When women and girls worship on Sunday morning never hearing words used for God that are also used to refer to them, they do not grow up understanding, in the same visceral way, that they are created in the image of God. This, in and of itself, is violence on the part of the church. More dangerously, when men and boys worship on Sunday morning never hearing words used for God that are also used to refer to their mothers and sisters and daughters, they do not grow up understanding that women and girls are created in the image of God in the same way that they are.
Language matters. And we have been idolatrous in our use of it when we talk about God.
In many cases, we don’t even need to bring God into this to make the same point: How many people still believe that “mankind” encapsulates all of humanity? And how many of those same people would be horrified if we started referring to all of humanity as “womankind?”
That secular kind of gender erasure has done irreparable harm to our collective psyche, to both men and women alike. But take that to the level of the divine, and now we have a different kind of problem.
Now we have real sin. Now we must begin with confession.
If we truly understand that women and girls are created in the image of God, then we must talk about God like we mean it. In the most recent hymnal of the Evangelical Lutheran Church in America, published in 2006, there are two options listed for most parts of the worship liturgy. In some cases, both options use gender-neutral language for God. In most cases, one option uses male pronouns, and the other uses gender-neutral language. But nowhere in the entire book are female pronouns ever provided in reference to God. Furthermore, for both the Creeds and the Lord’s Prayer, no alternative option is given; for what many of us understand to be the “holiest” pieces of the liturgy, we are expected to name God as male.
This is not merely an academic argument. The deification of maleness and masculinity has consequences more far-reaching that we can even imagine. We desecrate the very image of God when we limit its expansiveness in this way, and God is weeping as a result.
Nothing less than the absolute deification of maleness and masculinity would allow us to tolerate a candidate for president ridiculing a female political commentator for doing her job by making a joke about menstrual bleeding. If a female presidential candidate had made a joke about a male political commentator’s nocturnal emissions, would her candidacy not be over the very next day?
Nothing less than the absolute deification of maleness and masculinity would result in the Equal Rights Amendment having yet to be signed into law, even though the constitutional amendment to ensure equal rights for women was first introduced to the U.S. Congress in 1923.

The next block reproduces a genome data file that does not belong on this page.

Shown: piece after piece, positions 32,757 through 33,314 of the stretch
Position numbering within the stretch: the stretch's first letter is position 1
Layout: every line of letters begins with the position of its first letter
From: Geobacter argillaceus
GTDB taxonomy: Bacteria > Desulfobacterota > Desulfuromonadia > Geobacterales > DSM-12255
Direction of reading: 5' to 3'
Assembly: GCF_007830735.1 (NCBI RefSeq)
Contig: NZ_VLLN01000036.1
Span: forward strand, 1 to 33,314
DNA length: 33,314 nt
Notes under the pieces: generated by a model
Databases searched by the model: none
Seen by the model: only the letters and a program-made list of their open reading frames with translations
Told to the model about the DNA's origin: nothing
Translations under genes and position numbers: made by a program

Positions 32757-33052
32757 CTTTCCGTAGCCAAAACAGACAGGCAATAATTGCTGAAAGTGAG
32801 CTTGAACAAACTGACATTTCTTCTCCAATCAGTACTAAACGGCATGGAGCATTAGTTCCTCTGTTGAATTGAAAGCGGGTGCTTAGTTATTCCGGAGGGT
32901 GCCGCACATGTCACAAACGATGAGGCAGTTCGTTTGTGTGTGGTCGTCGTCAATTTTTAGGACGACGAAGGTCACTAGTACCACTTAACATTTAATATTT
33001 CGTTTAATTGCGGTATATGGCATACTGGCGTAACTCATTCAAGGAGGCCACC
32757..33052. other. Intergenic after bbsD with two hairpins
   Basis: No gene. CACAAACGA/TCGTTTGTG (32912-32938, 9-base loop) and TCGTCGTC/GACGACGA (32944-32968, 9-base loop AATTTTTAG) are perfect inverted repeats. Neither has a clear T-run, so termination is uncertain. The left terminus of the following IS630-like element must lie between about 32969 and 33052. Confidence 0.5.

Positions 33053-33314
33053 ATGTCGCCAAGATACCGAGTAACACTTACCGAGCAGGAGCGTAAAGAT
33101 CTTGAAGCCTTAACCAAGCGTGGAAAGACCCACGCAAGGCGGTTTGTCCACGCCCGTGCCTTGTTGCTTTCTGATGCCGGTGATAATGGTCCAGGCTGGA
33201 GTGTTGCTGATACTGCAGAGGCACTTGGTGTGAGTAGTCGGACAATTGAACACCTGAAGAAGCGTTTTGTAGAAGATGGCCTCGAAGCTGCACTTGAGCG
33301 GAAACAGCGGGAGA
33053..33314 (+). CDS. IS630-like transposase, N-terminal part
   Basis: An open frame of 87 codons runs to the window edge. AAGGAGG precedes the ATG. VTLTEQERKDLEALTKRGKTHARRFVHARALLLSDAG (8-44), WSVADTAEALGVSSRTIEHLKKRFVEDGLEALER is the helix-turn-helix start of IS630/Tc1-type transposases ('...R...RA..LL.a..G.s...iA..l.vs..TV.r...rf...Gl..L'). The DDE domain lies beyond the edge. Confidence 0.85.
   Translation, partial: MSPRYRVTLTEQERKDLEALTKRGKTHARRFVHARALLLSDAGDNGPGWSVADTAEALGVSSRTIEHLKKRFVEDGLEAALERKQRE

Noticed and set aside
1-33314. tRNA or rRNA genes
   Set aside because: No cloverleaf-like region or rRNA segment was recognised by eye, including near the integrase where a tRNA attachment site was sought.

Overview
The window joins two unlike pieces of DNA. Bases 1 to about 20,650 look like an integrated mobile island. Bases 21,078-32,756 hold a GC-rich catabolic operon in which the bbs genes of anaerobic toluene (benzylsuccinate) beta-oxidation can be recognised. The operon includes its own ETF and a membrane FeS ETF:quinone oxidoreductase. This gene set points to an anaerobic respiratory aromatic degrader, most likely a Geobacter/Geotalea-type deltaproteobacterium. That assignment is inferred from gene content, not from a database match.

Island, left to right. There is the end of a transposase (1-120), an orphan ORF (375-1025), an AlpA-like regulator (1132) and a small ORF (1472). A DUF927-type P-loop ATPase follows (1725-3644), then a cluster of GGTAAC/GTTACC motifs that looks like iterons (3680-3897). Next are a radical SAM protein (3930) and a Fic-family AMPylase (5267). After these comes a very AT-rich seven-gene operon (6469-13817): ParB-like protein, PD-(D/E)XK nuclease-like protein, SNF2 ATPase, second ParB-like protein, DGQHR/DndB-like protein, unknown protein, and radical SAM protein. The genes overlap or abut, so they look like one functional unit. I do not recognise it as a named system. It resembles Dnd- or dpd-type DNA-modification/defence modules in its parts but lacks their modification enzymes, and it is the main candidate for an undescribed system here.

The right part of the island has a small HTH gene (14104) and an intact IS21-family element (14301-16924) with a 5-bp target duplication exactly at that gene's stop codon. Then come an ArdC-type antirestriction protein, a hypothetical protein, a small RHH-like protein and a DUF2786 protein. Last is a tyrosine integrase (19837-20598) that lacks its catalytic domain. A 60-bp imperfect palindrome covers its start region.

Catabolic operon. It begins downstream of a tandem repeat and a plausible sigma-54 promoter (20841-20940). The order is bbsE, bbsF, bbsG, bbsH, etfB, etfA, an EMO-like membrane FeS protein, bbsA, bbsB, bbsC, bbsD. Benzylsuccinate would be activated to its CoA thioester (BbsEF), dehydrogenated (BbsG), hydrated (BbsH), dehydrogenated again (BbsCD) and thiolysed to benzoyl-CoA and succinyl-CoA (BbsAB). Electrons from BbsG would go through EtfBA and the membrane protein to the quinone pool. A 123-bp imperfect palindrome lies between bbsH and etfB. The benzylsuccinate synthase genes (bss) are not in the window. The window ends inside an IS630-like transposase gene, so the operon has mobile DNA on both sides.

Nothing less than the absolute deification of maleness and masculinity would leave our country as one of only seven in the entire world to have yet to ratify the Convention on the Elimination of All Forms of Violence Against Women, leaving the U.S. in the company of the likes of Iran, Somalia, and Sudan when it comes to upholding the rights of women.
Nothing less than the absolute deification of maleness and masculinity would provide us with a male chairperson of the 60th United Nations Commission on the Status of Women who, when asked about that startling paradox, states that “lots of men and boys can relate better to male leaders.”
Nothing less than the absolute deification of maleness and masculinity would give us stories like the 19 Yazidi women burned alive in metal cages, executed horrifically as hundreds of people looked on, simply because they refused to have sex with ISIS fighters. Or the gunman in Santa Barbara who opened fire at a sorority house, killing six people and wounding 13, as a punishment to women for not being attracted to him. Or story after story after story after story followed with the hashtag #YesAllWomen. These stories only exist because so many men are under the impression that they have the right to use women’s bodies for their own pleasure, in any way they see fit.
Because they understand, in a visceral way, that they are created in the image of God. They do not understand, in the same visceral way, that women and girls are, too. And we in the church are complicit in that, when we contribute to the deification of maleness and masculinity, by the language we use to name God.
When I lead worship, we always begin with confession, and it is always followed by a declaration of forgiveness and absolution. But there is no absolution for us now.
Forgiveness requires repentance, you see, and we have not even begun to recognize the depth of our sin or the devastation of its consequences.
And God is weeping.